For escapist exclusivity it is impossible to beat the Pineapple Island, Lanai. Almost the entire island is owned by billionaire Oracle founder Larry Ellison, and his holdings includes two sibling Four Seasons resorts—Lanai's only resorts—which effectively function as one private island property, with shared facilities and free shuttles. The hotels have two stunning and very different golf courses, one of which, the Jack Nicklaus designed Manele, has the most ocean exposure of any course in the state, with cliff-top holes that seem ready to tumble into the surf and beg comparison to Pebble Beach, with long-range views all the way to Maui. The Ted Robinson and Greg Norman-designed Experience at Koele is inland, carved from thick jungle, and features some of the most dramatic elevation changes of any golf course, accented by waterfalls and a lost-world primordial feel. Between these two stunners, which Four Seasons guests have to themselves, the two luxury hotels, private marine preserve, world-class sporting clays facility, and four-wheel drive tours of ancient ruins and desolate, unspoiled beaches, Lanai is an exceptional off-the-grid golf vacation choice. It has always been stellar, but it is getting better, thanks to the millions new owner Ellison is investing in upgrades. He recently opened a Nobu restaurant here, Hawaii's first, and as this story went to press announced plans to renovate both hotels and the Koele course.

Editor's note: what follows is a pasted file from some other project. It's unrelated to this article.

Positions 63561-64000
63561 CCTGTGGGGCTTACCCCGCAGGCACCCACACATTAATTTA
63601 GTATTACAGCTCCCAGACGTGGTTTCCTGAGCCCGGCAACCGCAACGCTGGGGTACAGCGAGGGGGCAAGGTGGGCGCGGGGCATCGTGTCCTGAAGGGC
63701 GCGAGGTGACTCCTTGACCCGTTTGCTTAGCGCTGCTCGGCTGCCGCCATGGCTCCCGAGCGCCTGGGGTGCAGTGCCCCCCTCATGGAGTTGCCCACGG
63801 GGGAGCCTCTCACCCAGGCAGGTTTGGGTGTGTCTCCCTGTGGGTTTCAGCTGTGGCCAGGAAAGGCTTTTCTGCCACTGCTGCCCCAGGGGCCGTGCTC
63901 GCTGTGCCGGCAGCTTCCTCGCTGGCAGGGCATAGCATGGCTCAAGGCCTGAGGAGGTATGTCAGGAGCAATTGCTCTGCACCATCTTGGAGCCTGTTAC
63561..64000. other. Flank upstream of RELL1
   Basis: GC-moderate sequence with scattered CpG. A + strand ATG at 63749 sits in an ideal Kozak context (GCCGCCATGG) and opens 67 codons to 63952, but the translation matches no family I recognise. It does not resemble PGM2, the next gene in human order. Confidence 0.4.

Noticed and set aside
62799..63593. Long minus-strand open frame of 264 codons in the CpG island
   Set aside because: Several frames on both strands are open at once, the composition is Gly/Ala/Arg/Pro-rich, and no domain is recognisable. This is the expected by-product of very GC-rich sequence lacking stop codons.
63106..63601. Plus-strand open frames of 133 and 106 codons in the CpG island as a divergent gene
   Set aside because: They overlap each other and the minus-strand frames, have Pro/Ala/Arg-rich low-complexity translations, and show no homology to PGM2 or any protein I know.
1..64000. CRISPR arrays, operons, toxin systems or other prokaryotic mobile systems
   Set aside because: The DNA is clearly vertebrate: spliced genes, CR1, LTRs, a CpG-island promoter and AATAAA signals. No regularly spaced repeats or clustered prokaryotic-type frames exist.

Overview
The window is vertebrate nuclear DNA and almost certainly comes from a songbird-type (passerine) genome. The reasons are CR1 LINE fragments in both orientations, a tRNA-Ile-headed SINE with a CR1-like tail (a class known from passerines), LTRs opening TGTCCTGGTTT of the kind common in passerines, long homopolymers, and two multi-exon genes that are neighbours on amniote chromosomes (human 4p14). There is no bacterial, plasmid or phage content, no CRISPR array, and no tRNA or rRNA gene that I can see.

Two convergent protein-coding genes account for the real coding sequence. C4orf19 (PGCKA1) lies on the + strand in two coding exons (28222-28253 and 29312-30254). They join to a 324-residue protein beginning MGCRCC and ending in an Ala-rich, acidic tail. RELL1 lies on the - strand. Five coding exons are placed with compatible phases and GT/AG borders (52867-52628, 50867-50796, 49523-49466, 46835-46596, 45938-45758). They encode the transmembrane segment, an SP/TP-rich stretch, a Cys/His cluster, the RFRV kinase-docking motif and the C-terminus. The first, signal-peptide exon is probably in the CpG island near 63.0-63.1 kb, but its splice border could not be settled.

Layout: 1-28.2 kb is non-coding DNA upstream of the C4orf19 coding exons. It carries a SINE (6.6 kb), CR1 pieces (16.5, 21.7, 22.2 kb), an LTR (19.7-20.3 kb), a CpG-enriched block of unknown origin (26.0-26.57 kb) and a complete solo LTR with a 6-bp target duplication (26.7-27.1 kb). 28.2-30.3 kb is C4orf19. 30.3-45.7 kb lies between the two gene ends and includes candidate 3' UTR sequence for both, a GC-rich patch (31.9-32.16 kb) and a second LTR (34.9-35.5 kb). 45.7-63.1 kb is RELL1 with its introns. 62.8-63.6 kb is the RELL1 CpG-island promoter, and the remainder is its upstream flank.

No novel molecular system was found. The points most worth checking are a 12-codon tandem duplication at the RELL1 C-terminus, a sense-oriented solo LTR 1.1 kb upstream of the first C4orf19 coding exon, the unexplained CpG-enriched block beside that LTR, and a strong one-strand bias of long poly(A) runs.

The Aloha State has some stiff smoking laws, but you can puff on the golf course, and the pro shops at Wailea, Kaanapali and Lanai's Manele all sell cigars, including the locally grown lineup from the Kauai Cigar Co.

Larry Olmsted is a Cigar Aficionado contributing editor.